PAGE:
The 2022 Ryga Award shortlist has been announced, and three Harbour books have been included:
Becoming Vancouver: A History, a brisk chronicle of Vancouver, BC, from early days to its emergence as a global metropolis, refracted through the events, characters and communities that have shaped the city, by Daniel Francis.
Possessing Meares Island: A Historian's Journey into the Past of Clayoquot Sound, a fascinating account that links early maritime history, Indigenous land rights, and modern environmental advocacy in the Clayoquot Sound region, by Barry Gough.
Creeland (Nightwood Editions), a debut collection preoccupied with the role of Indigenous aesthetics in the creation and nurturing of complex Indigenous lifeworlds, by Dallas Hunt.
Becoming Vancouver: A History follows the evolution of the city from early habitation by the Musqueam, Squamish and Tsleil-Waututh First Nations, to the area’s settlement as a mill town, to the flourishing speakeasies and brothels during the 1920s, to the years of poverty and protest during the 1930s followed by the long wartime and postwar boom, to the city’s current status as real-estate investment choice of the global super-rich. Tracing decades of transformation, immigration and economic development, Francis examines the events and characters that have defined the city’s geography, economy and politics.
Daniel Francis has written over thirty books, primarily about Canadian, British Columbian and Vancouver history. He has received an Award of Merit from the Vancouver Historical Society for significant contributions to the history of Vancouver and British Columbia, as well as the prestigious Pierre Berton Award—the Governor General’s History Award for Popular Media—honouring achievement in bringing Canadian history to a wider audience. He lives in North Vancouver, BC.
Possessing Meares Island: A Historian's Journey into the Past of Clayoquot Sound weaves a unique history out of the mists of time by connecting eighteenth-century Indigenous-colonial trade relations to more recent historical upheavals.
Gough bridges the gap between centuries as he describes how the Nuu-chah-nulth Tribal Council draw on a complicated history of ownership to invoke their legal claim to the land and defend the majestic wilderness from the indiscriminate clear-cut saw. Possessing Meares Island will not only appeal to history buffs, but to anyone interested in a momentous triumph for Indigenous rights and environmental protection that echoes across the nation today.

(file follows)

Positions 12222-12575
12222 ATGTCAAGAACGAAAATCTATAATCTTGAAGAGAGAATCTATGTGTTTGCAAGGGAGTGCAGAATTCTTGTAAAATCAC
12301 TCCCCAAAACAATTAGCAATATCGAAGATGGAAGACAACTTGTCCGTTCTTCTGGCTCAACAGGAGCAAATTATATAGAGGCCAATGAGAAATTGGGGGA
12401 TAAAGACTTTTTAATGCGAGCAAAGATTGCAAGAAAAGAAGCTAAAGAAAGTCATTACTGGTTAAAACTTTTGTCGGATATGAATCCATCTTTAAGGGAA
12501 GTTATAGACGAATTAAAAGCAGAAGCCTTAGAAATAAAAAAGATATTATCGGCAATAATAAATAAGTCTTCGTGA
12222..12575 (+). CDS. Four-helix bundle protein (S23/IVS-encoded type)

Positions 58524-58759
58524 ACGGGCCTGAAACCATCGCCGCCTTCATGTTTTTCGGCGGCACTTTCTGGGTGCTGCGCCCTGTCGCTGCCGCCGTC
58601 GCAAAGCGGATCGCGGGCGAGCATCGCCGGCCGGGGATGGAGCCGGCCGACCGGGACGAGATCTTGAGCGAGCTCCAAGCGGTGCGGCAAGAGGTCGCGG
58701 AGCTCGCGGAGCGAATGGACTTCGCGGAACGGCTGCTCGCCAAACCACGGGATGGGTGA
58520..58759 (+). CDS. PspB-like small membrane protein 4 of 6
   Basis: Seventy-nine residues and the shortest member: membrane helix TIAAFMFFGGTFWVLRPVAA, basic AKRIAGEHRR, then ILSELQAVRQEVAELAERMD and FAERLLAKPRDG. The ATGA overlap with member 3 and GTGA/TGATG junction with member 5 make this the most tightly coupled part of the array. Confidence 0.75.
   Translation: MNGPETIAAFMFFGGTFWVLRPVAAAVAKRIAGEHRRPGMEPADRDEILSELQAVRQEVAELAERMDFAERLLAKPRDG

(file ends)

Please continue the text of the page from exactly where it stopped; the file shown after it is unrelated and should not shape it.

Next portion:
Barry Gough, one of Canada's foremost historians, is a Fellow of the Royal Historical Society, Fellow of King's College London and Life Member of the Association of Canadian Studies and has been awarded a Doctor of Letters for distinguished contributions to Imperial and Commonwealth history. He is well recognized for the authenticity of his research and the engaging nature of his narratives and is the author of many critically acclaimed books, including Fortune's a River: The Collision of Empires in Northwest America (Harbour, 2007), which won the John Lyman Book Award for best Canadian naval and maritime history and was shortlisted for the Writers' Trust Non-Fiction Prize. Gough has been writing for almost four decades. He lives in Victoria, BC, with his wife, Marilyn.
Creeland is a poetry collection concerned with notions of home and the quotidian attachments we feel to those notions, even across great distances. Even in an area such as Treaty Eight (northern Alberta), a geography decimated by resource extraction and development, people are creating, living, laughing, surviving and flourishing—or at least attempting to.
The poems in this collection aim to honour the encounters that everyday Cree economies enable, and the words that try—and ultimately fail—to articulate them. Hunt gestures to the movements, speech acts and relations that exceed available vocabularies, that may be housed within words like joy, but which the words themselves cannot fully convey. This debut collection is vital in the context of a colonial aesthetic designed to perpetually foreclose on Indigenous futures and erase Indigenous existence.
Dallas Hunt is Cree and a member of Wapsewsipi (Swan River First Nation) in Treaty Eight territory in northern Alberta. He has had creative worked published in Contemporary Verse 2, Prairie Fire, PRISM international and Arc Poetry. His first children’s book, Awâsis and the World-famous Bannock, was published through Highwater Press in 2018, and was nominated for several awards. Hunt is an assistant professor of Indigenous literatures at the University of British Columbia.
The George Ryga Award for Social Awareness in Literature is an annual literary prize for a B.C. writer who has achieved an outstanding degree of social awareness in a new book published in the preceding calendar year. It was initiated by Alan Twigg of BC BookWorld with John Lent of Okanagan College in association with The George Ryga Society. The award is sponsored by Yosef Wosk. More information is available at: https://bcbookawards.ca/